I want to see your data and your method.
In my blog post I have at least described method and sample sizes. I am convinced that I can replicate the results. And now I’m tempted to.
I will also go through the below, the “theory”, again for the umpteenth time:
Outdoors the lighter rider has an advantage in climbs. It is not as large as one would think and there are studies that show this. (I can’t quote references from memory but I can look it up and come back if you like.) Rather, the studies say, climbers excel at climbing through a combination of relatively low weight AND high VO2Max AND high recovery rate (they need all three). They deliberately and sadistically kill other riders uphill, that’s their only available game. TT pace uphill alone simply does not give enough advantage against the heavies. But yes, there is an advantage for lighter riders on average. Outdoors.
So why isn’t there an advantage in Zwift too? In general terms, outside of Zwift races, maybe there is. There should be, seeing as Zwift seems to use the “standard” model (there isn’t just one but probably something like this).
But then comes the W/kg cat system and destroys everything we thought we knew about cycling. In races you can’t take just any two cyclists and compare. You need to add the racing context. You need to look at the competitive end of each category, the podium takers, because nobody else will ever matter in the races.
What do they look like, the contenders? In Zwift they come in all shapes and sizes but they have exactly one thing in common. They can all produce a W/kg at or near the upper limit of their cat. (Actually, many of them can do better still - many are cruisers or at least have a small cruise potential they can utilize.)
So let’s take two cat C riders as an example, two contenders. They can both do 3.2 W/kg, on the flat and in a climb. If they couldn’t, then they wouldn’t be contenders. Someone else would who could would take the podium instead. They also can’t do more than 3.2 W/kg. Well, maybe they could when freeriding, but they can’t do that here or they would get a DQ. So they will both stay at 3.2 W/kg.
We also assume that they are both smart and experienced racers. They know to draft when possible and they can do it well. And now they are both participants in a race on Road to Sky.
Now, on the flat you say there is “some correlation” with weight on the flat. This is ridiculous. Any light participant in any group ride led by a heavy ride leader can attest to that. There is just not “some correlation”. There is a clear speed difference at the same W/kg and this I also shows in my trials. In group rides the leader is almost always in draft and the light participant will have to produce noticeably higher W/kg than the leader to keep up. Races are no different.
But what if the heavier racer is already at the 3.2 W/kg limit and in draft on the flat? Then the lighter rider will have to go above 3.2 W/kg to stay with him. But he is not allowed to! So how can he win in a theoretical super flat race with no changes in pace? He can’t, not without getting DQ’d. This has absolutely nothing to do with the physiology of the riders. This is all about the artificial W/kg rule set.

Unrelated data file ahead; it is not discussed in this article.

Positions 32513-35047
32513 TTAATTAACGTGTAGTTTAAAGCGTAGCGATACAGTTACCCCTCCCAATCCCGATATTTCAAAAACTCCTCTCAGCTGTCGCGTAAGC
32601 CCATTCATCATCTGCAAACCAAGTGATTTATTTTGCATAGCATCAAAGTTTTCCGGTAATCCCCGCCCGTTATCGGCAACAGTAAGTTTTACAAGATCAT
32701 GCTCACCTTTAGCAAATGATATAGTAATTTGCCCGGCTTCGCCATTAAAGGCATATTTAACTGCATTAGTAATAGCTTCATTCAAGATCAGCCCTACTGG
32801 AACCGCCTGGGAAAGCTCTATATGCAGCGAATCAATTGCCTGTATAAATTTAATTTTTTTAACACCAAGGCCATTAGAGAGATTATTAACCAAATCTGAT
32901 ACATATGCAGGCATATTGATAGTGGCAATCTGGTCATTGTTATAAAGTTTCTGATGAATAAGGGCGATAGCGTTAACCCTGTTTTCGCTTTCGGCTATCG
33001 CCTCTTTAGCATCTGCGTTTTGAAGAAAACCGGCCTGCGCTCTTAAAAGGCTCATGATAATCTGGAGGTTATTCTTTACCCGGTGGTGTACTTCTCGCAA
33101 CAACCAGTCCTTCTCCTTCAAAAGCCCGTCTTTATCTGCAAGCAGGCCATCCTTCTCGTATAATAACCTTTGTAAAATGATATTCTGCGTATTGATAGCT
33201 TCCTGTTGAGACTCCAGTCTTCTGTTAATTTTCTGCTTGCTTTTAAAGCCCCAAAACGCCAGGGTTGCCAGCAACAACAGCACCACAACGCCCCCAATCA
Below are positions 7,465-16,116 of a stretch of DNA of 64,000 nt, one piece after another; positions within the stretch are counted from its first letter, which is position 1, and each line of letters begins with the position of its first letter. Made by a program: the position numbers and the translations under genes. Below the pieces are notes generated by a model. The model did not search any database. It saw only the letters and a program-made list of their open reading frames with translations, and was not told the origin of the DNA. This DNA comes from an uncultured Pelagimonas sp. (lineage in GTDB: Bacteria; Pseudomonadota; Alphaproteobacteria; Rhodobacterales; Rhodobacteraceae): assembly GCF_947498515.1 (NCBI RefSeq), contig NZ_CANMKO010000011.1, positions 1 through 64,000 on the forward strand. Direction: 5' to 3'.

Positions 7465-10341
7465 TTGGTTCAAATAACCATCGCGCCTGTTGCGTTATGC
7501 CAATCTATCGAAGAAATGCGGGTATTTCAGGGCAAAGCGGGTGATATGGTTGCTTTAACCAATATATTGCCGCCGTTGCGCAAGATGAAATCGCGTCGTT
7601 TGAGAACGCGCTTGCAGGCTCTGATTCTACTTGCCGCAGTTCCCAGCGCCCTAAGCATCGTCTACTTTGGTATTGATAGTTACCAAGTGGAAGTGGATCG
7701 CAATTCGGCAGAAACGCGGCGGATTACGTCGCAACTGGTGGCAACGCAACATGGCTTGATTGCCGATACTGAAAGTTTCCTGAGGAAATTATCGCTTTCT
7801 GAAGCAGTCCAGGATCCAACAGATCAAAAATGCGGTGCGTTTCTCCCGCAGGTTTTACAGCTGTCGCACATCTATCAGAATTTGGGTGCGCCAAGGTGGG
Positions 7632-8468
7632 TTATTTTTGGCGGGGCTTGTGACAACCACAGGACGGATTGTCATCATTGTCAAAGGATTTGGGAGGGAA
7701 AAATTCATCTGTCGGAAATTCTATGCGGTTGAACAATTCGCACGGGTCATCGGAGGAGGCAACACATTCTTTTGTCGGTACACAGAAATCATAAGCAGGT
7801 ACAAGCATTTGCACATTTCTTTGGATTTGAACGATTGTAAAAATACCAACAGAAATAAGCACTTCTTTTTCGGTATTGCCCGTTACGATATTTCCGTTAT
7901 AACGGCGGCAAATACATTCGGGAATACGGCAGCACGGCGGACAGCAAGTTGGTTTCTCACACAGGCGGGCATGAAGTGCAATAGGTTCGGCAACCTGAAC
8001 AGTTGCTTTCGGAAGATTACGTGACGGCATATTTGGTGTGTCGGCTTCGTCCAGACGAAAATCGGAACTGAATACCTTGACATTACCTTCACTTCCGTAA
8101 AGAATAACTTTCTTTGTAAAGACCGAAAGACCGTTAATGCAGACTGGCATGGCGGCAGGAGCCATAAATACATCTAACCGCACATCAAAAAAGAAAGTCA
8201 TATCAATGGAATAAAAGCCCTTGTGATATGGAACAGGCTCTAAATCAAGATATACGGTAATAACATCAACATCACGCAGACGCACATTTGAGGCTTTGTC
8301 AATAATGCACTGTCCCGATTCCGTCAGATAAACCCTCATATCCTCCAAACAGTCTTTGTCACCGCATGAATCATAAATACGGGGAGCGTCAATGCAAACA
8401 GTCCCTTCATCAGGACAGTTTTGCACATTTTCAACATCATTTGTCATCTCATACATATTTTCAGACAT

So on Road to Sky the heavier rider has an advantage in the approach. It can go either way. Either the heavier rider can hang with some sandbaggers while still not going over W/kg limits (the lighter rider couldn’t), so that he gets a head start in the climb, or he sits in the same group as the lighter rider but exerts less effort and is fresher when the climb starts.
But let’s forget about the approach. Let’s assume both start the race at the foot of AdZ, both equally fresh, both contenders in the sense that they can both keep 3.2 W/kg uphill, only with different weights. Now what will happen? Well… they will both start climbing at 3.2 W/kg. And keep at it. The heavier rider is faster at that effort on the flat, but what about at an 8% gradient?
They will be going at the same speed!
Well, to be correct, if you look at cycling models/Newtonian physics and only take the riders in isolation into consideration, the lighter rider will have an ever so small speed advantage (we’re talking less than a tenth of a kph). A minuscule speed advantage more than offset in the approach. But as @Aoi_Niigaki pointed out recently, you also have to add bike weight to the equation, which ruins everything for the lighter rider who has to carry a relatively higher bike weight compared to his body weight and Watts than the heavier rider. So the advantage is nullified. This is not opinion. This is physics. Don’t argue with me. Argue with Newton.
This is not to say that the heavier riders has a clear advantage uphill. He doesn’t. Both will climb at roughly the same speed. But the heavy rider is not disadvantaged.
So all in all the heavy riders who are contenders, who are actually in any position at all to win a race, are advantaged on the flat and not disadvantaged in climbs. The light contenders have no advantages at all. The only way to compete against heavier opposition is to produce higher W/kg, but if a light rider is already at the 3.2 W/kg limit then he is not allowed to because of an idiotic cat system that should never have existed. Who do you think comes out on top in races? It’s a nobrainer. It really is. Only people seem to have such a hard time grasping this.